Despite all the dead bodies that usually fill the pages of cozy-mysteries they usually are quite light-hearted. As you can guess a book that takes its title from a gritty anti-war poem can't be that fluffy and light-hearted. You could say it's a darker and edgier cozy but it does work. (Or perhaps I should say it works a lot better than in the Phryne Fisher Mysteries where the author also tries Cozy: Darker and Edgier and fails). It's not perfect but overall the balance between admitting that this is somewhat darker than usual without suddenly turning the series in some psychological noir thriller works quite well. I'm curious if Dunn will try somewhat darker topics again in the future books.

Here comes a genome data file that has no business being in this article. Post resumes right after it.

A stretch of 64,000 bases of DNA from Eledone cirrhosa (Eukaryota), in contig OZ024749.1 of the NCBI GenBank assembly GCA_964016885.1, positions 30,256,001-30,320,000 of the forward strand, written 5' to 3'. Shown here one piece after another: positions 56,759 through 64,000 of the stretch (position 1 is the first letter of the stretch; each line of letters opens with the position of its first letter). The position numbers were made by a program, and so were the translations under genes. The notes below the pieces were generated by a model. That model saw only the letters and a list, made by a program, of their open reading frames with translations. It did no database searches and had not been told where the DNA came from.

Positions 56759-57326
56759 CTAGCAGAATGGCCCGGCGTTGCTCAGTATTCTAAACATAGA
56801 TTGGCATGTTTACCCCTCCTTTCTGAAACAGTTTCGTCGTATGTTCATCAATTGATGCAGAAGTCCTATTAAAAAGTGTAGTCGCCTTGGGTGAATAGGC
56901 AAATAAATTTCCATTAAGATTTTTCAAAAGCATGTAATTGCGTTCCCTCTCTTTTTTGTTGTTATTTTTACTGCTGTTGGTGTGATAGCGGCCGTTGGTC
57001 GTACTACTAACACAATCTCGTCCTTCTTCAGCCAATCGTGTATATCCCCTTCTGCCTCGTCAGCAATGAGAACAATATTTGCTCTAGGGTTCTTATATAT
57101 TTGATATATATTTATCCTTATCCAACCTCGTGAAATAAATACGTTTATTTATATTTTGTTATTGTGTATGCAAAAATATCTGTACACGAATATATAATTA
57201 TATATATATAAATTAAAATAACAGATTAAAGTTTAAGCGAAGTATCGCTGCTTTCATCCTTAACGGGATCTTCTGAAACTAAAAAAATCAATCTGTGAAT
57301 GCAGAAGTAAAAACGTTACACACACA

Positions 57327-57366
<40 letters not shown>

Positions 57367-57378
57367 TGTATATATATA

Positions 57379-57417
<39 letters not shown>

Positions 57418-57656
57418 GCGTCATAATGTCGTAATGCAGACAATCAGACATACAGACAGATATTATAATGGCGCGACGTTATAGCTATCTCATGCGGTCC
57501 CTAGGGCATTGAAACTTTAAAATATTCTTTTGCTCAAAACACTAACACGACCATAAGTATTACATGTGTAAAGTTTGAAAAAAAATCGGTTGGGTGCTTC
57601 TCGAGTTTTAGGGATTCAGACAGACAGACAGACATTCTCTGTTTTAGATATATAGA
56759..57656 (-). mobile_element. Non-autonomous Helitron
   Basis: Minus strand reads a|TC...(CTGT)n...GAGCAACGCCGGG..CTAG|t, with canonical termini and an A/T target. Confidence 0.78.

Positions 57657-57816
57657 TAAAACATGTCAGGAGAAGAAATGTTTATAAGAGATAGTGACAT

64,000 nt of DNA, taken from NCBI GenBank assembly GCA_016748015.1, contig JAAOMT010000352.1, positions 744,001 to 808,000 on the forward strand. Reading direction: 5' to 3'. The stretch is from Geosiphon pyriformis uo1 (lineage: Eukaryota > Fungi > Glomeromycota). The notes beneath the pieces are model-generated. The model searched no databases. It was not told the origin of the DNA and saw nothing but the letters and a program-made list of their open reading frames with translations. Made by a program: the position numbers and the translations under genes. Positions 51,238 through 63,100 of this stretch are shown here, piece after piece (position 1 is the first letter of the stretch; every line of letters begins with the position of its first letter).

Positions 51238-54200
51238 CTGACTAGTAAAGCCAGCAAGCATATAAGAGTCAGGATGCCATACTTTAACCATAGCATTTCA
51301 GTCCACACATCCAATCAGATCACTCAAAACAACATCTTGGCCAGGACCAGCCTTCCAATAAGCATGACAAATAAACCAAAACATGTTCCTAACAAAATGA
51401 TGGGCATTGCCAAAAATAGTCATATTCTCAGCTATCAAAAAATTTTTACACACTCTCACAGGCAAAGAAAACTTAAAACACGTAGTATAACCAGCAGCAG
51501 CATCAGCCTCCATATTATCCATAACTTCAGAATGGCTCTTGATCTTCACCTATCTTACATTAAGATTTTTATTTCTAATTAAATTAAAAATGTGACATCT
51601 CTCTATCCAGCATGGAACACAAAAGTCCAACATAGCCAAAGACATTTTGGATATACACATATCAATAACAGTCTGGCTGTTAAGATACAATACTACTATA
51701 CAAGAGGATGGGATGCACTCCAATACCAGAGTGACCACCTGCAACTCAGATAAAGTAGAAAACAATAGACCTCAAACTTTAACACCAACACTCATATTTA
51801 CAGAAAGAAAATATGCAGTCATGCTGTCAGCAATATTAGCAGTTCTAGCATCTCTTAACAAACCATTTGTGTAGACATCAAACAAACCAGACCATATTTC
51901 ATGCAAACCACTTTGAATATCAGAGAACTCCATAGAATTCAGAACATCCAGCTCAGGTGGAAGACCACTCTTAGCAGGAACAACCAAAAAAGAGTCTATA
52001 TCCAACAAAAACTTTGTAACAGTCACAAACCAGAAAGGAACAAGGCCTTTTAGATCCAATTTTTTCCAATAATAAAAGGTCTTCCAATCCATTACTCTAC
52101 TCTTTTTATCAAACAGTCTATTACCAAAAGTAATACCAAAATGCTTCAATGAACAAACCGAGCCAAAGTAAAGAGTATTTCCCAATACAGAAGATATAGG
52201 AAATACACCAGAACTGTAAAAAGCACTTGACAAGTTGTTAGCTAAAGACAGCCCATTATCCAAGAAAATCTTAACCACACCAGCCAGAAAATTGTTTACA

Now the problems I had with this book had nothing to do with the fact that the case wasn't what I am used to but how Daisy got involved in it. It required such an ridiculous amount of coincidences that I simply couldn't buy it. (And that means something coming from somebody who has zero problems with the fact that the woman fell over bodies 18 times already...) Going into more details would spoil too much but it simply didn't work for me at all.